Four months in prison was a depressing experience, but Wanger understood the raw humanity of it, the rough romantic glory. You catch the man screwing your wife, you shoot his balls off. But by Cleopatra, Wanger reveals a refreshingly liberal attitude toward such matters. The macho rage has lessened, and women, not just goddesses like Elizabeth Taylor, can be forgiven. In My Life With Cleopatra he writes:
These are hypocritical times, when men are permitted to have more than one love at a time and women are castigated for the same kind of behavior. I believe that Elizabeth loves two men. And who is to say that a woman can’t love two men at the same time, any more than that a man can’t love two women at the same time?
I have lived in several of the great cities of the world during my lifetime, and I have known many women considered to be paragons of virtue. I doubt, however, that many of these moral women have as strong a code of personal ethics as Elizabeth. Further, I doubt that many of them would have been able to resist Burton’s charm.
This is lovely, a tribute not only to Taylor who “goes where her heart leads her,” but perhaps to both his wife and himself. He may have hardened after four months in prison, but he seems to have evolved emotionally. And yet, four years of Cleopatra destroyed his pride; it was a spirit-crusher, a quagmire of business and emotions, a once passion project that through time, could only feel passionate when Elizabeth’s name was invoked, which Wanger does frequently in his journals: “It is not a far stretch of the imagination to compare Elizabeth with Cleopatra. She has the intelligence and temperament of the Egyptian Queen — and she has the honesty and directness that characterize all big people.” Writing My Life With Cleopatra was Wanger reaching for that .38, hoping the pen would be mightier than the gun. But alas, the book couldn’t have possibly provided the relief he sought, and he remained a troubled man. In a letter published in Bernstein’s book (and not in Wanger’s diary), a heartbreakingly humiliated Wanger begged Zanuck to save his reputation after firing him during post-production of the picture:
I beseech you, Darryl, as the new president of the company to not aggravate this situation and further damage my status as producer of Cleopatra by not bringing me to Paris for the conferences and cutting and editing of this picture. Not only will this further harm my reputation and status, but I think you, as the new president of Twentieth Century Fox would not want to further humiliate and degrade me, a fellow producer, in this manner, in the eyes of the entire industry and of the entire world […] I appeal to you as a man not to do this to me.
After shooting Jennings Lang, Wanger stayed with Bennett, albeit with understandable friction, for another 14 years, produced (among other films) three terrific, lean, and meaningful pictures that resonated with him personally (Riot in Cell Block 11, Invasion of the Body Snatchers, and the award-winning I Want to Live!), and entered a new stage in his career. He wasn’t a radically different man but a changed one, inasmuch as movies, life’s indignities, and a prison sentence can change a person. He was both tired and tireless. He suffered heart ailments. He was old. But he endured the 1950s. He was ready for new projects and adventures.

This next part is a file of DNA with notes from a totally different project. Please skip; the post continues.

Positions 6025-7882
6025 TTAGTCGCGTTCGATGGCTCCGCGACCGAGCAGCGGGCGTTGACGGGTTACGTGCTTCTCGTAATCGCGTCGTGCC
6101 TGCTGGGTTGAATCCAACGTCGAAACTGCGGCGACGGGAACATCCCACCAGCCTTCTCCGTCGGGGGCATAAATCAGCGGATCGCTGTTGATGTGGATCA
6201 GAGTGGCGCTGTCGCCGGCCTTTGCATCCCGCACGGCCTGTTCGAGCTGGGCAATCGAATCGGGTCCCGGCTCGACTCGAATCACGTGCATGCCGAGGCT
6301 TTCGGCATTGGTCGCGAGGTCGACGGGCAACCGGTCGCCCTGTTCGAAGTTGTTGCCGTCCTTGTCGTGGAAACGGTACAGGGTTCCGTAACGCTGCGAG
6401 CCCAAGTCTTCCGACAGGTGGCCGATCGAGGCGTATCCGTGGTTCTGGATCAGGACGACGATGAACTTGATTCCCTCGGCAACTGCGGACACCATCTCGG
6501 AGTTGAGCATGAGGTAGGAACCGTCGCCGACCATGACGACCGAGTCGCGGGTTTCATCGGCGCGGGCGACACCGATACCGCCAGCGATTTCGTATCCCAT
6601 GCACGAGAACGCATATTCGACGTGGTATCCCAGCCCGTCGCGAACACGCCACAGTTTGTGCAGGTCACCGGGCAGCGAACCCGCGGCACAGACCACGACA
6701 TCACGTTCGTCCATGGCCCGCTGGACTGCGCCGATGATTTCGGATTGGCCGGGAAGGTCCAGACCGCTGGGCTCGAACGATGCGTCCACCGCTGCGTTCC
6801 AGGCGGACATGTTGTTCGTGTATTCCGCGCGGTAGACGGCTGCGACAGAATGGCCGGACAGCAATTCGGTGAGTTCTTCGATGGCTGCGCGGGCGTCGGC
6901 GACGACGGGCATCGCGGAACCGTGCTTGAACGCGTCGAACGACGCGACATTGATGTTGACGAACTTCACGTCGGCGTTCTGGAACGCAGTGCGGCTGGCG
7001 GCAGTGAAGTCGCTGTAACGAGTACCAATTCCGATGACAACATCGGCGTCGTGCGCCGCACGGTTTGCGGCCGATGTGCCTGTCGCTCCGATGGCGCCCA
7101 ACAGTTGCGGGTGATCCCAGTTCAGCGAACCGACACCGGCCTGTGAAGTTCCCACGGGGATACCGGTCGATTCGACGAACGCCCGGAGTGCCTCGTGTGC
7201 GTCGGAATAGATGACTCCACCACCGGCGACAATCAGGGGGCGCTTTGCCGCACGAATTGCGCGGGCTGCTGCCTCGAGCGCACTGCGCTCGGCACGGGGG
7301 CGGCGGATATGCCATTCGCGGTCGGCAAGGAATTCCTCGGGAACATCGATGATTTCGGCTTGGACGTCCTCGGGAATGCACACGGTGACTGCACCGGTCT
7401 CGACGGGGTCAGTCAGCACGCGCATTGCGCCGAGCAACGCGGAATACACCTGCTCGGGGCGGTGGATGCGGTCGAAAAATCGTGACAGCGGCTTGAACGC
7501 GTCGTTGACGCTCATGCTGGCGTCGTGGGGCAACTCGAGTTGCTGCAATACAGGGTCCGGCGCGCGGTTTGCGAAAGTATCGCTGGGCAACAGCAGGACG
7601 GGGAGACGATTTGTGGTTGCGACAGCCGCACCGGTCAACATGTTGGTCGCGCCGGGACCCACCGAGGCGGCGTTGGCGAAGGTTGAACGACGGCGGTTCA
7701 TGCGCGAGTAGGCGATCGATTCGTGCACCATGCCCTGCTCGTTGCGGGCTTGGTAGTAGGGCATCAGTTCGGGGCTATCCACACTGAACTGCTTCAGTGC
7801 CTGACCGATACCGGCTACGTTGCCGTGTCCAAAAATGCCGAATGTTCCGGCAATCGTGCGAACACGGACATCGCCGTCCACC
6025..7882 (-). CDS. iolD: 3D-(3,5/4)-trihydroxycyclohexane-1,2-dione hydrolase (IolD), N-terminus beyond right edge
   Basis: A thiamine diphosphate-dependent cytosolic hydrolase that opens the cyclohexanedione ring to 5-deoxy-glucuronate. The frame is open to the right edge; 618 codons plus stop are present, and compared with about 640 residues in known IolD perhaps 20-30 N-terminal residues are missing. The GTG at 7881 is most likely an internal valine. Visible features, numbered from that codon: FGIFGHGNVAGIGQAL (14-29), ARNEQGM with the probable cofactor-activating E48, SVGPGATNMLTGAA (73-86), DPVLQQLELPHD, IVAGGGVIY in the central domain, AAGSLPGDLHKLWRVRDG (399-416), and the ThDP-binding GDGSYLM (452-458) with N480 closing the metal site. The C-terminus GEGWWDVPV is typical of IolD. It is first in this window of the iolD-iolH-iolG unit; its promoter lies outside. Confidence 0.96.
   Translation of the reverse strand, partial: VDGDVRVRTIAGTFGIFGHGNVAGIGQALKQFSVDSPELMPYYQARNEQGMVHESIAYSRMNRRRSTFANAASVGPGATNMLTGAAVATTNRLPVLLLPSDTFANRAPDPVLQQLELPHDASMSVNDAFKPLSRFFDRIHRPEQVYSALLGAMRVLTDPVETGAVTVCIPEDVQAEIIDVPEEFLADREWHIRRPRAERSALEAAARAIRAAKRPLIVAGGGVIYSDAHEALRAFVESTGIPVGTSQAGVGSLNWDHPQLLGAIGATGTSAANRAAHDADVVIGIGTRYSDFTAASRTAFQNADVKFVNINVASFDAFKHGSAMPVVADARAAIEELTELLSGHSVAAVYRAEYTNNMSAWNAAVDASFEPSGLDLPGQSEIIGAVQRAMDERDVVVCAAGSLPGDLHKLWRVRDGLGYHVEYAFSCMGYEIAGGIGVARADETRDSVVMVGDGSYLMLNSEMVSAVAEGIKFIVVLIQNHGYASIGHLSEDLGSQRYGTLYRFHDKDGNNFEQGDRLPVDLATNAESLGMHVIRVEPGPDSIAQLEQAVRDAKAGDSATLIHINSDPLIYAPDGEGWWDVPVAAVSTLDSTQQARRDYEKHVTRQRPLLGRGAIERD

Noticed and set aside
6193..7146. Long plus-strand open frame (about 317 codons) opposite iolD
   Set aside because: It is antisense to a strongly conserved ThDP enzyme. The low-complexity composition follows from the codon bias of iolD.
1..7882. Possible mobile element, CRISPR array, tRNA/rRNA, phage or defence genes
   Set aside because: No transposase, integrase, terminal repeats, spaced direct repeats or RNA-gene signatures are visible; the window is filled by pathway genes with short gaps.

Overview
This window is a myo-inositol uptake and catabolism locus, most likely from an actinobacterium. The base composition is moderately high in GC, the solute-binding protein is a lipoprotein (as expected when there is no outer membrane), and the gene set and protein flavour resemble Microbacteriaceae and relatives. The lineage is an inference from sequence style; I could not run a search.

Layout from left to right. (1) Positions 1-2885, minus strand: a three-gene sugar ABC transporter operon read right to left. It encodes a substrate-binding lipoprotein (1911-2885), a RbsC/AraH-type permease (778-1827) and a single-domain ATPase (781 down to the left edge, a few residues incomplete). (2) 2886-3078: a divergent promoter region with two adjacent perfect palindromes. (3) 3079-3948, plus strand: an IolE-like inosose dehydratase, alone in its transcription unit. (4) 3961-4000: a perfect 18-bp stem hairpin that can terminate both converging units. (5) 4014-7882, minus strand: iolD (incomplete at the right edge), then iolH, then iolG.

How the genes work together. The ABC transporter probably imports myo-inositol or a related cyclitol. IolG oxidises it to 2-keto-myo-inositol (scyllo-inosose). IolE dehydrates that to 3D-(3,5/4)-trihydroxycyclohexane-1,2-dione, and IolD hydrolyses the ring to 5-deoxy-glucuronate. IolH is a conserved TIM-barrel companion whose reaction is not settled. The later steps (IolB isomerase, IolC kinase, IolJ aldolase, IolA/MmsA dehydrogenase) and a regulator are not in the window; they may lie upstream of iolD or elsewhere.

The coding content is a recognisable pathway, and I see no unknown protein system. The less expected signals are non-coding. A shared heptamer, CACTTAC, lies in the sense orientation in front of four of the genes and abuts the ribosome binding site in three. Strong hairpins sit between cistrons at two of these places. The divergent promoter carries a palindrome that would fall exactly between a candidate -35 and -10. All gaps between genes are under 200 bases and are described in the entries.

And then came shooting Cleopatra. He survived Cleo’s four-year stretch, but he didn’t survive the 1960s. He died at age 74 in 1968 — the same year a truly underrated Taylor and Burton picture was released, Joseph Losey’s Boom! There, his queen Elizabeth, dissipated and drugged-up, playing Tennessee Williams’s Flora “Sissy” Goforth, dons enormous headdresses, screams at servants for injections, and takes overripe, bar-ragged Burton as a lover while rotting in her mansion on the Isle of Capri. The picture is an engorged wonder; tumescent, histrionic, and hilarious, but beautifully bizarre and emotionally honest. Taylor shows us the dark side of excess, the desperation of love, and the disillusionment of lust and, despite the picture’s poor reviews, she is fantastic. Here is the “the honesty and directness that characterize all big people.” And here is the honesty of opulence, its fading glamour that was already losing its luster by the time of Cleopatra, the vulgarity of a queen in her own mind, and her lover (now older) sliding into the 1970s, garish, sagging, and exceedingly brave for it. Building on their groundbreaking brilliance in Who’s Afraid of Virginia Woolf, Boom! presents the glittering duo reveling in and revealing their decay with an almost avant-garde perceptibility. At this point, regardless of the baubles and booze and purple, writ large, Liz and Dick seemed to get it. One wonders if Wanger saw an early screening. One wonders if he got it, too. I hope so.